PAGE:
There is an assumption that events like the Vic Open and last weekend’s Scandinavian Mixed are predominantly focussed on raising the profile of women’s golf.
It would be oversimplifying things to say the accepted wisdom is that the men are somehow doing the women a favour by co-sanctioning such tournaments but, broadly speaking, that about sums up the sentiment.
The truth, however, is somewhat more nuanced and less cliched. In fact, I would argue that we all too often look at the game through the wrong lens – or series of lenses – when we try to divide it up this way.
As an administrator told me many years ago, the job of those in charge of the game is not to promote men’s or women’s or junior or professional or any other sort of golf. Their job is to promote golf, full stop.
"As an administrator told me many years ago, the job of those in charge of the game is not to promote men’s or women’s or junior or professional or any other sort of golf. Their job is to promote golf, full stop." - Rod Morri.
And that is precisely what the Scandinavian Mixed and the Vic Open and the innovative Players’ Series run earlier this year in Australia all do.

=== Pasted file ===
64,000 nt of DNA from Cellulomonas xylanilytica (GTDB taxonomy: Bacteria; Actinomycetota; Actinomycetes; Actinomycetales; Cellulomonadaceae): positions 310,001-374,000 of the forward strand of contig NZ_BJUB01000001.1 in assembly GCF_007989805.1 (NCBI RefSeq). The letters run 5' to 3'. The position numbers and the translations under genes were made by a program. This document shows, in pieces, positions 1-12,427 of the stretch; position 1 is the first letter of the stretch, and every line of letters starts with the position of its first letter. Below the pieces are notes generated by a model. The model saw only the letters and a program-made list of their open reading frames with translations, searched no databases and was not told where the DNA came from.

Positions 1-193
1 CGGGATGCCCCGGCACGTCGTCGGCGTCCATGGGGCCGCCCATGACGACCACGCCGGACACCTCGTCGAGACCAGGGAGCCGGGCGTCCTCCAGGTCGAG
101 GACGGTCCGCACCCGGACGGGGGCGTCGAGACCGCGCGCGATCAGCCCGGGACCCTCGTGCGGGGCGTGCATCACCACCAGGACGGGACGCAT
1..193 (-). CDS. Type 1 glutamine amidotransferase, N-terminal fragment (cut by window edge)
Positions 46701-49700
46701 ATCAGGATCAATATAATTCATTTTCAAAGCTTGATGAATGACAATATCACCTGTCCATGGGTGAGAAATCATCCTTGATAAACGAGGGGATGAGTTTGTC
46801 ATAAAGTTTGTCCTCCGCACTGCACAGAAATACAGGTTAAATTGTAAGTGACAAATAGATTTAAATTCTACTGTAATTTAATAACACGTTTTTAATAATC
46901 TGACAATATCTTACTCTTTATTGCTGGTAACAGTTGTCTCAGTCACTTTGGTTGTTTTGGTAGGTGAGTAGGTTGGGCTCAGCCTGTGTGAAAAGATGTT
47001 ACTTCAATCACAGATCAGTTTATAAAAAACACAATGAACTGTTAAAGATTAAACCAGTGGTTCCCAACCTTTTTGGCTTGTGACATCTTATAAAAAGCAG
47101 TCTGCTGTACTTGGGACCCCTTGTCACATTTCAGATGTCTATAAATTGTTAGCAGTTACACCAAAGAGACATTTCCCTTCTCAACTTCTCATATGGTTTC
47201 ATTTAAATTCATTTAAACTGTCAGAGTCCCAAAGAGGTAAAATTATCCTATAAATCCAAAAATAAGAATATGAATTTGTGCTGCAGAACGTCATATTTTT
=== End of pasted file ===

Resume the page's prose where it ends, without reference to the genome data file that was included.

They are not about men’s or women’s golf. The crowds (in my experience) don’t go to focus solely on watching women or men. They go to watch golf.
The golf being played by every player in every one of those fields, men and women alike (and juniors in the case of the Players’ Series), is unrecognisable to the majority of us recreational hacks.
That is as true of the professional women in those fields as it is the men, the point being that ALL make a contribution to the spectacle.
There is no question the event in Sweden at the weekend raised the profile of the women who play professionally on the Ladies European Tour.
There is also no question the event in Sweden raised the profile of the men who play professionally on the European Tour.
Without seeing the viewing figures it’s impossible to say but it would be surprising if the tournament wasn’t among the top rating week-to-week European Tour events this year.
Both Tours are winners and, ultimately, golf overall is a winner which is the real story here.
There certainly appears to be an appetite among fans for more collaboration between the administrators of the men’s and women’s professional games and it is to be hoped more innovation is afoot.
A rising tide lifts all boats and surely the responsibility in this instance is to figure out ways to ensure the tide keeps rising?